As we mentioned in our article, Confrontation and Convergence: Copyright in the face of artificial intelligence, the scope of European regulations regarding intellectual property was one of the stumbling blocks during the negotiations in the various trialogues leading up to the provisional text adopted by Coreper on 13 February. Even today, the link between copyright and AI data training is still being debated.Despite the AI Act’s inclusion of copyright, the French Ministry of Economics and Finance wants to reopen the Copyright Directive. The Ministry argues that generative AI is revolutionizing copyright. AI developers don’t acquire protected works; they rent them to train their data. The committee of experts on generative AI, whose report is expected in March, is expected to comment on this issue.  

In the United States, after the New York Times filed a lawsuit against Open AI, the major cloud and AI providers, notably Amazon, Google and Microsoft, say they will assume the legal risk of a copyright claim arising from the use of the LLMs they offer. But these protections come with important caveats

Governance issues: leaders « expected at the turning point » of AI 

For entrepreneurs in the sector, and in particular Sam Altman, CEO of OpenAI, there is no doubt about it: « Jobs are definitely going to go away, full stop. »  So, is employment the adjustment variable for the use of AI? The OECD stated in 2023, 27% of jobs will be at risk as a result of automation. However, the outlook for its deployment seems more optimistic, since in a survey conducted in October 2023, only 17% of managers believe that AI will replace their employees

Often initiated by employees as part of their routine, the use of generative AI needs supervision. It must be properly integrated into the corporate culture. This integration greatly impacts the adoption of the technology. Once accepted, management must balance employees’ human intuition with the machine’s capabilities. AI, which has its own instabilities, can be managed by training employees to master it.

Generative AI is considered as a top-three priority by 89% of business leaders. However, only a tiny proportion of them have been able to train their employees, and almost half have not yet established a framework for its use, even though it is essential for several reasons. 

 The risks of Generative AI 

Data leakage 

Like Apple and Spotify, several companies have regulated generative AI use due to data leakage risks. Employees sometimes send sensitive data, such as lines of code or meeting minutes, to AI systems. Such supervision is crucial, especially since the Fishbowl survey reveals that 68% of the 43% of employees using AI do so without informing their superiors.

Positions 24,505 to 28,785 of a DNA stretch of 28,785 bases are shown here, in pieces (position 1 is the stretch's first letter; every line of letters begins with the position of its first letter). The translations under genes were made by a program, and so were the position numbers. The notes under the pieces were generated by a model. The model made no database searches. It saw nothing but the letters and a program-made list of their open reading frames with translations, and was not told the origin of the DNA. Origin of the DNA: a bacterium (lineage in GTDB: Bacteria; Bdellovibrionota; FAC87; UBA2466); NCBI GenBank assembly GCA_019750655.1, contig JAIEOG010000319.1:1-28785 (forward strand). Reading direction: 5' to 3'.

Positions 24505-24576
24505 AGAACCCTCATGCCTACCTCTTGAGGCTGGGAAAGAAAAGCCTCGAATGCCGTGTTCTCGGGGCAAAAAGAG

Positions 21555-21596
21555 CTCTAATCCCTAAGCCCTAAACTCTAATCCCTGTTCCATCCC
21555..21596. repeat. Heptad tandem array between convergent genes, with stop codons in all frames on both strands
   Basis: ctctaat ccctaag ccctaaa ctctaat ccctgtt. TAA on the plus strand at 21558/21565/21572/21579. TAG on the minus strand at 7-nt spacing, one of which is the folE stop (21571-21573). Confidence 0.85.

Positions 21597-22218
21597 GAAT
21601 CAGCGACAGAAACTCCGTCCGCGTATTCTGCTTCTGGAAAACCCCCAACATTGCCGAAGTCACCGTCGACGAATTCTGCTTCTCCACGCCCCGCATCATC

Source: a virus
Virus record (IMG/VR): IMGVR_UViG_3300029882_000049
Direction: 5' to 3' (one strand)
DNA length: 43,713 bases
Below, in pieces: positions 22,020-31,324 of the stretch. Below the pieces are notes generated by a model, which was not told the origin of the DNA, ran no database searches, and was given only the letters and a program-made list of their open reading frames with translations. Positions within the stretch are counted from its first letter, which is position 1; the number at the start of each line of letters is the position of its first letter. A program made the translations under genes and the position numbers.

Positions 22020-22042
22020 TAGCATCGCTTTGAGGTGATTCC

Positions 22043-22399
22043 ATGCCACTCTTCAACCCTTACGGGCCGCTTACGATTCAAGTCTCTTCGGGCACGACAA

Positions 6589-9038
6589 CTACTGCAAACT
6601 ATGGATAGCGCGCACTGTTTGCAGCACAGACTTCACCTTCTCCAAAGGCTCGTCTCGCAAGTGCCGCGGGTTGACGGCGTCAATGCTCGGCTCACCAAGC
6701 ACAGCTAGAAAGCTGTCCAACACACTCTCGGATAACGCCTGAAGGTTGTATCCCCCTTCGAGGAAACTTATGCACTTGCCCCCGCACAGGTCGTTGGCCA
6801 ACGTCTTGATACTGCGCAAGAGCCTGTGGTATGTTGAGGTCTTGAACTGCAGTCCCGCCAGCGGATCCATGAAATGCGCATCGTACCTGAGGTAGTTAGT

OpenAI’s new tool named Sora, capable of creating ultra-realistic videos from text, could democratize the use of deepfakes in the short term. Used for identity theft, it could prove to be a formidable tool, multiplying situations of deepfakes. This type of deception is no fiction, as demonstrated by the recent case of a Hong Kong bank employee who transferred 25 million dollars to criminals posing as members of his management team via a video call. 

Hallucinations linked to the use of Generative AI 

Selected as  « Word of the Year 2023 » by the Cambridge dictionary, hallucination occurs when generative AI models provide unexpected results or results that are not based on reality. Let us take an example from the field of legal practice: researchers at Standford RegLab have shown that in response to specific legal queries, the hallucination rate is around 70%, and that the more complex the task, the higher the hallucination rate. Lawyers and their New York-based law firm have been sanctioned for having, in all good faith, presented to the judge their conclusions generated by ChatGPT, conclusions based on purely fictional cases. 

When driven by context-specific, real-time data, a model can generate more relevant content, enabling the company to derive high added value

Regulatory shock 

The « 50 shades of regulation » that have emerged to date from the latest version of the European AI Act, combined with those of the United States Executive Order and the Chinese IMMGAI (Interim Measures for the Management of Generative Artificial Intelligence Services), cannot be understood without the help of a management toolTransformed into concrete, explicit actions, the various provisions of current and future legislation become essential compliance tools for taming the regulatory framework. 


Artificial intelligence, at the heart of business innovation, is undergoing a perpetually accelerating evolution that no one can slow down. This movement can only be seen as a virtuous circle within the framework of a trustworthy AI ecosystem that complies with the standards laid down and respects the ethical principles to which companies must adhere.